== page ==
Published onVaccine Update for Healthcare Providers
Rashes on dark skin
The Instagram account titled “Brown Skin Matters” may be a useful resource for seeing what rashes look like on dark skin. The page includes images of both infectious and non-infectious conditions, including chickenpox, shingles, eczema, hives and more.
The Centers for Disease Control and Prevention (CDC) recently posted updated Vaccine Information Statements (VIS) for the below vaccines. All are dated Oct. 30, 2019. Links to the pertinent VIS page are listed for your convenience:
- Zoster/shingles (live)
- Zoster/shingles (recombinant)
- Pneumococcal conjugate (PCV13) — Note: This is an interim version.
- Pneumococcal polysaccharide (PPSV23)
- Polio — Note: This is an interim version.
- Human papillomavirus (HPV) — Note: This is an interim version.
- Haemophilus influenzae type b (Hib) — Note: this is an interim version.
- Rotavirus — Note: This is an interim version.
The CDC indicated that providers should begin using the updated versions immediately, but they are allowing for existing stocks to be finished before converting. According to the Immunization Action Coalition’s (IAC) weekly publication, IAC Express, interim files will be finalized within about six months. IAC is translating the zoster and pneumococcal revised versions into seven other languages. Find out more from the IAC Express article.
Did you know that the CDC publishes a weekly update of influenza activity throughout the U.S.? Called FluView, the report summarizes:
- Percent of positive respiratory samples
- Circulating strains
- Outpatient illness rates, including color-coded maps of illness activity and geographic spread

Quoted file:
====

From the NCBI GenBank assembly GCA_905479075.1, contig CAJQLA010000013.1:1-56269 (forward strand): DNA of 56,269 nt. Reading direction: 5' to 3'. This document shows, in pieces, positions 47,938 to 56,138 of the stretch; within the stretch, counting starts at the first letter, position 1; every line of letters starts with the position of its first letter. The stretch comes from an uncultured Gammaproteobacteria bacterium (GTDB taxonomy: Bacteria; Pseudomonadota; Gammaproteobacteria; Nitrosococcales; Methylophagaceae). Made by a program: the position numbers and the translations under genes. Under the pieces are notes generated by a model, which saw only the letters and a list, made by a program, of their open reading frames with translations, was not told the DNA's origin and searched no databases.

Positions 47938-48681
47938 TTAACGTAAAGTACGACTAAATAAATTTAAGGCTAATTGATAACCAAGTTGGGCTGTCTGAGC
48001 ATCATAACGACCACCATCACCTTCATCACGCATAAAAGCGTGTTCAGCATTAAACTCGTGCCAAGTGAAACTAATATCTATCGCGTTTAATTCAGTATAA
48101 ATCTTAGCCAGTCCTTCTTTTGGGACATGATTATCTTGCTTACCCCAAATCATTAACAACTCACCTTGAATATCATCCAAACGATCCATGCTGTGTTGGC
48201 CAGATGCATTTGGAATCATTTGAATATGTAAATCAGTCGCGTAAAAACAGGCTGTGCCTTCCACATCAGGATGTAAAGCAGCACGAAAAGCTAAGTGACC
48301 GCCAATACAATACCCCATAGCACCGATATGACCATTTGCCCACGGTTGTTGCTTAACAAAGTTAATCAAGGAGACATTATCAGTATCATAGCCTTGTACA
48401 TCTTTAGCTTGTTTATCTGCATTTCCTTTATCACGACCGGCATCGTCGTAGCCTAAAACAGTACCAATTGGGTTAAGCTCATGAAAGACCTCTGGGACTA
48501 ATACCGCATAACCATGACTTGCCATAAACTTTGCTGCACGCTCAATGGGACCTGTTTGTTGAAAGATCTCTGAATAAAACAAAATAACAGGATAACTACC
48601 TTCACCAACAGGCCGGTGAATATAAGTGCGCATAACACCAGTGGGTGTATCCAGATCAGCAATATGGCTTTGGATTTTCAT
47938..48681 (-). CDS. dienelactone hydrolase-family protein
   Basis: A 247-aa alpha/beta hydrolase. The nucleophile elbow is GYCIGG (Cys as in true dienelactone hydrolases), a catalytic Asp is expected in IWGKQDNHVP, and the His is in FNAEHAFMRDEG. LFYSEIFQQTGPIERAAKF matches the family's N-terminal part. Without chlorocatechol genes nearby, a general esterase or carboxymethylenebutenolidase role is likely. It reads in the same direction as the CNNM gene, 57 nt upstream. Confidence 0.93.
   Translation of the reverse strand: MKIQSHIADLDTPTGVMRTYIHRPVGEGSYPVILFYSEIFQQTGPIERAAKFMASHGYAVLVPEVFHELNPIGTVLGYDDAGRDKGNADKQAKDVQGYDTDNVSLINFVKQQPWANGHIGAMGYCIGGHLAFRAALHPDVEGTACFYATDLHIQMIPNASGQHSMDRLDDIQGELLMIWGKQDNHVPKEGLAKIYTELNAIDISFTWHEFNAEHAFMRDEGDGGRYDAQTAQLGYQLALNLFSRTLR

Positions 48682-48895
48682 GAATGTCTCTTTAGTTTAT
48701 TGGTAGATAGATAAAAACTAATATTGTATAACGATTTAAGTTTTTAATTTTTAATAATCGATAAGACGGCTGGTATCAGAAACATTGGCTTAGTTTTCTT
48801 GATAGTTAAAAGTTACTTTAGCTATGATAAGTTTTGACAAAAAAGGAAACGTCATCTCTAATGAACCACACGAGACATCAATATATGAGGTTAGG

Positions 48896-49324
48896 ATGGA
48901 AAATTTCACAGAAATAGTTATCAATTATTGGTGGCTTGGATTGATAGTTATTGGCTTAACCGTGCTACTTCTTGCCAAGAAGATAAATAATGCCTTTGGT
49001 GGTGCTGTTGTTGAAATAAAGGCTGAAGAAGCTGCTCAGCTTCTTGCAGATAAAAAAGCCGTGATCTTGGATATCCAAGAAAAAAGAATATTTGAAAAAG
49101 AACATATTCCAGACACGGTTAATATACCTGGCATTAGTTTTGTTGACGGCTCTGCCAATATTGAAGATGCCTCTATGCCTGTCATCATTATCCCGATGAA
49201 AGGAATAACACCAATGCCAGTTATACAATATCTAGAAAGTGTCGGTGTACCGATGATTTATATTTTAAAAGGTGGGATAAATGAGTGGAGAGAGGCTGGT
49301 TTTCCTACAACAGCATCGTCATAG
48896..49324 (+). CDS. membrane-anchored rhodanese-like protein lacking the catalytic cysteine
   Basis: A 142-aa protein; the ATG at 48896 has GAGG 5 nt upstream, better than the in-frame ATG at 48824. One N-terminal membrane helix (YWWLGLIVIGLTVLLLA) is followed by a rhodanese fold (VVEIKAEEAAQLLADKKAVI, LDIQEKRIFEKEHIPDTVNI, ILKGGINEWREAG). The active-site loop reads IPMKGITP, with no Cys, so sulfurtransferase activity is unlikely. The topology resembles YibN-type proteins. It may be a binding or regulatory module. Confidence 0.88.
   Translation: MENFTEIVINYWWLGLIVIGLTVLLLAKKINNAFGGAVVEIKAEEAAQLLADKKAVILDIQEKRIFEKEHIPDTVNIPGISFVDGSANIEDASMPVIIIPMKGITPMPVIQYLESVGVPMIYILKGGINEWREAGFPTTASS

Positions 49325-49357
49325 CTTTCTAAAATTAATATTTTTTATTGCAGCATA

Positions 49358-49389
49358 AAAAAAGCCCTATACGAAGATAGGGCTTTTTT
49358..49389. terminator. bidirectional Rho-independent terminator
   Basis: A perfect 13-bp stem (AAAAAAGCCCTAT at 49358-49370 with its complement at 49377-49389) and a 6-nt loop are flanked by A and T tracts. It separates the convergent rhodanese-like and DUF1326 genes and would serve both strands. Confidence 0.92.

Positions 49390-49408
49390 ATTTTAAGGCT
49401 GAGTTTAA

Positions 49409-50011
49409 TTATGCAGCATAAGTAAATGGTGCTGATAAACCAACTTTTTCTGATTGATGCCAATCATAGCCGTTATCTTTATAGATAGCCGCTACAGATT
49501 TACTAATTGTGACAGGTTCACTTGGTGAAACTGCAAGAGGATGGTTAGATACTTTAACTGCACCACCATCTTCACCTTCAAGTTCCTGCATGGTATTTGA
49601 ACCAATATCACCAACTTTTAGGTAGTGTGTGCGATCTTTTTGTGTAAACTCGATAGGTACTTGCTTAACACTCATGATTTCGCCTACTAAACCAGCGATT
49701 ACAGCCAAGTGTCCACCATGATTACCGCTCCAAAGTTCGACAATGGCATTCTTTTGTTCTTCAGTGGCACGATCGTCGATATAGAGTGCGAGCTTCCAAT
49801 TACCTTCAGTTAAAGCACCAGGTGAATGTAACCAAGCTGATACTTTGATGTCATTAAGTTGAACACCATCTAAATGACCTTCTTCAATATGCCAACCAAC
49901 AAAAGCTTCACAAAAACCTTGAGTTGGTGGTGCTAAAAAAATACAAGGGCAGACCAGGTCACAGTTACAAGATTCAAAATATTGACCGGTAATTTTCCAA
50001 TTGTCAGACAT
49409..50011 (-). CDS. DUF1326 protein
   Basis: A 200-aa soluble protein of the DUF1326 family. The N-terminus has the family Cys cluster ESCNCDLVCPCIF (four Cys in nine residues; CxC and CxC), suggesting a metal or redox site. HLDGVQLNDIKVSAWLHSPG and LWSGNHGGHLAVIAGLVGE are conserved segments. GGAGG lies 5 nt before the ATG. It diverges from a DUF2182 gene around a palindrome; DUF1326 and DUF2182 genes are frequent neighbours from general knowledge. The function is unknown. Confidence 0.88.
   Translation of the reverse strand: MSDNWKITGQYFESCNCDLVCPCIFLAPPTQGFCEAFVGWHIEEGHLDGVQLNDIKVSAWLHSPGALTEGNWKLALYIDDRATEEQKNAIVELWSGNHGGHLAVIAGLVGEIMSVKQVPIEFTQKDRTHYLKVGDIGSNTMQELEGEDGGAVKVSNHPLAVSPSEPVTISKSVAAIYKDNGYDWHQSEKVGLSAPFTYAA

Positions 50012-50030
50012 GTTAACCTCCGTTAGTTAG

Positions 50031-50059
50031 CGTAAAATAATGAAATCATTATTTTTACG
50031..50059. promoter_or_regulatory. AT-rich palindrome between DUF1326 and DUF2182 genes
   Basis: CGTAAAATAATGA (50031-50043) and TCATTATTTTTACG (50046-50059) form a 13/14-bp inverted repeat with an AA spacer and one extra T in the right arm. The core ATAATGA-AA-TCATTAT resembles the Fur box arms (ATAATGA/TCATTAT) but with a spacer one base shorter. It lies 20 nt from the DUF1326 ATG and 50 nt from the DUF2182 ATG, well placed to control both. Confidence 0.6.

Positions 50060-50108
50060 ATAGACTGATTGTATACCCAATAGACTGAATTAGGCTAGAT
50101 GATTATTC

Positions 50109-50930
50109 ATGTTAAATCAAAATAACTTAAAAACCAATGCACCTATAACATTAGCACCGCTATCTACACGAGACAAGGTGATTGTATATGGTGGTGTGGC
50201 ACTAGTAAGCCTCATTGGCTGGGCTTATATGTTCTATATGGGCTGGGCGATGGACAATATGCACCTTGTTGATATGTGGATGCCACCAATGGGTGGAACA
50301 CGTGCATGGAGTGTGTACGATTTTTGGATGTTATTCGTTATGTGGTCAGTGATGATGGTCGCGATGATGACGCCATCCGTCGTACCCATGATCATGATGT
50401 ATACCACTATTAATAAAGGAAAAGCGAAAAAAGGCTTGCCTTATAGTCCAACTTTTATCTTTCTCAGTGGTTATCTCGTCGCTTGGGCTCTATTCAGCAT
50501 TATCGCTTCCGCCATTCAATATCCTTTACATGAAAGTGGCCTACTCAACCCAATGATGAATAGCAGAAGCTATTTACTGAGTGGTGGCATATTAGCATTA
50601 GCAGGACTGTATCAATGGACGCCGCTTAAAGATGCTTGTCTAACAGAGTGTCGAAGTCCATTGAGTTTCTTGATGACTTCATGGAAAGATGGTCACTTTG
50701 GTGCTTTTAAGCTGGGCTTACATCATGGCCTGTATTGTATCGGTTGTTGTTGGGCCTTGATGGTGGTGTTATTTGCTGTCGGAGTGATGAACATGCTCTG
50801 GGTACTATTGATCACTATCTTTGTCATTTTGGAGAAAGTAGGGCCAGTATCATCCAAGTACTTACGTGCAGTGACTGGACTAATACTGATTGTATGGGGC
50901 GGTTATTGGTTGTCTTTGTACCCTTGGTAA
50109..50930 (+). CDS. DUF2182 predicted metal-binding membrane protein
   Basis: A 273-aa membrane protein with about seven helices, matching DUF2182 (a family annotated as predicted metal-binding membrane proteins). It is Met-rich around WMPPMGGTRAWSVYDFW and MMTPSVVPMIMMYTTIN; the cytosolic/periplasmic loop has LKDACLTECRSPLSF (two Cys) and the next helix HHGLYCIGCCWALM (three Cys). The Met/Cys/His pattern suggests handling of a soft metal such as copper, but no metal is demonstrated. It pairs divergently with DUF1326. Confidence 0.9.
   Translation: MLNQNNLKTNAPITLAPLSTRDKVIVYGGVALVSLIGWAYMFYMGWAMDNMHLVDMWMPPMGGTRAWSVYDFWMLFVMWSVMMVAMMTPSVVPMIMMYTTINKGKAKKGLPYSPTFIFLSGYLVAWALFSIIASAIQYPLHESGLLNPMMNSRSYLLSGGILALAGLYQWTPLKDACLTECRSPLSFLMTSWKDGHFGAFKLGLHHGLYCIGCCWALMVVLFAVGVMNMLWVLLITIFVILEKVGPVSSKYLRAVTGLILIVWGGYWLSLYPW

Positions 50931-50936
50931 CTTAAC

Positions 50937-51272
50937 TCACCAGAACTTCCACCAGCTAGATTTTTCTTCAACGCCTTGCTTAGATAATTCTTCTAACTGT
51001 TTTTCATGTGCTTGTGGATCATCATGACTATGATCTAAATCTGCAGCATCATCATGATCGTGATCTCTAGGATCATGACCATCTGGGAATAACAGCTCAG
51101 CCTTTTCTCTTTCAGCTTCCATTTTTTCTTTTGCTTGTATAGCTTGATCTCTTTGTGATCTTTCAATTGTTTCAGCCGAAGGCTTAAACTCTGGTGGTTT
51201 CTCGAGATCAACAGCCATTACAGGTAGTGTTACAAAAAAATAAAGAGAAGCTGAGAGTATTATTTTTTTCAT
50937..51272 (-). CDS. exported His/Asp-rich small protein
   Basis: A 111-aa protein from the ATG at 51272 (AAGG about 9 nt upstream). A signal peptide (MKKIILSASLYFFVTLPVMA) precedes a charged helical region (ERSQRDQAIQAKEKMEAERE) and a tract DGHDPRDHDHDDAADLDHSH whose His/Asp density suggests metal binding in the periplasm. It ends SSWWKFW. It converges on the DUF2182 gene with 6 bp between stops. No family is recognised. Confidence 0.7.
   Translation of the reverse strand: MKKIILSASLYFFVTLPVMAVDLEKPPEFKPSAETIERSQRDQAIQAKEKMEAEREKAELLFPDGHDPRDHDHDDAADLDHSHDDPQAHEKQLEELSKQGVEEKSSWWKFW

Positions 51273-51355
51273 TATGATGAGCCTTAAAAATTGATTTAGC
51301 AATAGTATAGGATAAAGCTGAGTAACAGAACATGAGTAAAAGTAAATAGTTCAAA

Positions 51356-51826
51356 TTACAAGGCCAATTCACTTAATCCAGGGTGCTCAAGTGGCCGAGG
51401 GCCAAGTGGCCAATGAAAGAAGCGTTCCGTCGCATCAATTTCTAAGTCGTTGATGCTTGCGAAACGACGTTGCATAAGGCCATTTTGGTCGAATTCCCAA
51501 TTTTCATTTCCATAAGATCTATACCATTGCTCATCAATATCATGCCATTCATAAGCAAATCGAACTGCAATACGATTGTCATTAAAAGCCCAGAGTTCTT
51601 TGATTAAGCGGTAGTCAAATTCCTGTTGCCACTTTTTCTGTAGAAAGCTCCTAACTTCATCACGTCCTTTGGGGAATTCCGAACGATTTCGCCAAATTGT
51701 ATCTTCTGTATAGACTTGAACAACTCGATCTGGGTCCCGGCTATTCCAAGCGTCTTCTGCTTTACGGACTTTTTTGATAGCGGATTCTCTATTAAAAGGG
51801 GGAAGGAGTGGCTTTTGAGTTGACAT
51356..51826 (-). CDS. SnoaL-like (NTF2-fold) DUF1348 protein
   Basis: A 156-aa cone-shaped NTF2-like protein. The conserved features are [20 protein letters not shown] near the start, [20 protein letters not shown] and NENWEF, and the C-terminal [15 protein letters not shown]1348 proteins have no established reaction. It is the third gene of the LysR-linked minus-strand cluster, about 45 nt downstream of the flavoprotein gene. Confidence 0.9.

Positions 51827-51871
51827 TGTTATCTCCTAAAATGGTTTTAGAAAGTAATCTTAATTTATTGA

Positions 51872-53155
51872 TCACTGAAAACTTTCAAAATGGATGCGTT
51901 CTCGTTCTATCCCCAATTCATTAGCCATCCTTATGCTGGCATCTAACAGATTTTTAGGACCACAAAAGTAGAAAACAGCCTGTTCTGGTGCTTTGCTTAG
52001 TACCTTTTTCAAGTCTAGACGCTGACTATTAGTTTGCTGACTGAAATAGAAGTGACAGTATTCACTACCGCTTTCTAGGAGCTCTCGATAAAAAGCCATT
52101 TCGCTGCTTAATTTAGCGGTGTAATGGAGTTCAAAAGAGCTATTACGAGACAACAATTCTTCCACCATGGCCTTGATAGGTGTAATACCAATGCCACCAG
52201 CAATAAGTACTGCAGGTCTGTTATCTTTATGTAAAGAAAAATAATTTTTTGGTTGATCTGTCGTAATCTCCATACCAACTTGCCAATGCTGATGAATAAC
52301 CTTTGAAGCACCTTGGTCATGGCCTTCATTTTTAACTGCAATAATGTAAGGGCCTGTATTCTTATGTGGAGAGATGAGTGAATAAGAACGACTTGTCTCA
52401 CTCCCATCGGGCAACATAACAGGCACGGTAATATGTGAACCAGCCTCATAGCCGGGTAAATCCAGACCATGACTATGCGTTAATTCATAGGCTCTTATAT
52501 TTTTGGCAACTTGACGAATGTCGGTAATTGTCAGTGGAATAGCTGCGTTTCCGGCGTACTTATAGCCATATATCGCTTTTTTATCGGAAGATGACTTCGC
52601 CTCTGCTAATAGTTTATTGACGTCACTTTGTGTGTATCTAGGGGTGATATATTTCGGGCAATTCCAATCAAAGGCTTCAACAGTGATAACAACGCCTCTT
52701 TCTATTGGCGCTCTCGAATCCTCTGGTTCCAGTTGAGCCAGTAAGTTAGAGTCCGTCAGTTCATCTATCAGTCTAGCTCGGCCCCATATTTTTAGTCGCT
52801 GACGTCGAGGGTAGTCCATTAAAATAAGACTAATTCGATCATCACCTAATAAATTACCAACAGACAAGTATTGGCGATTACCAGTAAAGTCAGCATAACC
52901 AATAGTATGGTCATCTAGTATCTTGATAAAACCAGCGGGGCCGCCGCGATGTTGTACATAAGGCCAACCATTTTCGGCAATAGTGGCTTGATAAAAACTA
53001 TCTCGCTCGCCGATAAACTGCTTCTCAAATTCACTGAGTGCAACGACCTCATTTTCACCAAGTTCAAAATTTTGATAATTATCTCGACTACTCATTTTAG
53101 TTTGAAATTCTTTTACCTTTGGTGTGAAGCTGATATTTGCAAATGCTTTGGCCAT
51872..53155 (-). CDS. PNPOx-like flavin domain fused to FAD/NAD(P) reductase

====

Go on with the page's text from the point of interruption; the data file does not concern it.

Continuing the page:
- Hospitalization rates
- Percent of deaths attributed to pneumonia and influenza (P&I)
- Pediatric deaths
- A summary statement and key messages
- State-level information and historical data
So far the 2019-2020 season is mild with low, national rates of influenza disease, but two children have died as a result of influenza infection. At least for now, the circulating strains of influenza match the strains contained in the influenza vaccine.
Check out or bookmark the FluView section of the CDC site.
Note: You can also sign up for the weekly alerts by submitting your email address in the space provided in the left column, under the page navigation categories.
Materials in this section are updated as new information and vaccines become available. The Vaccine Education Center staff regularly reviews materials for accuracy.
You should not consider the information in this site to be specific, professional medical advice for your personal health or for your family's personal health. You should not use it to replace any relationship with a physician or other qualified healthcare professional. For medical concerns, including decisions about vaccinations, medications and other treatments, you should always consult your physician or, in serious cases, seek immediate assistance from emergency personnel.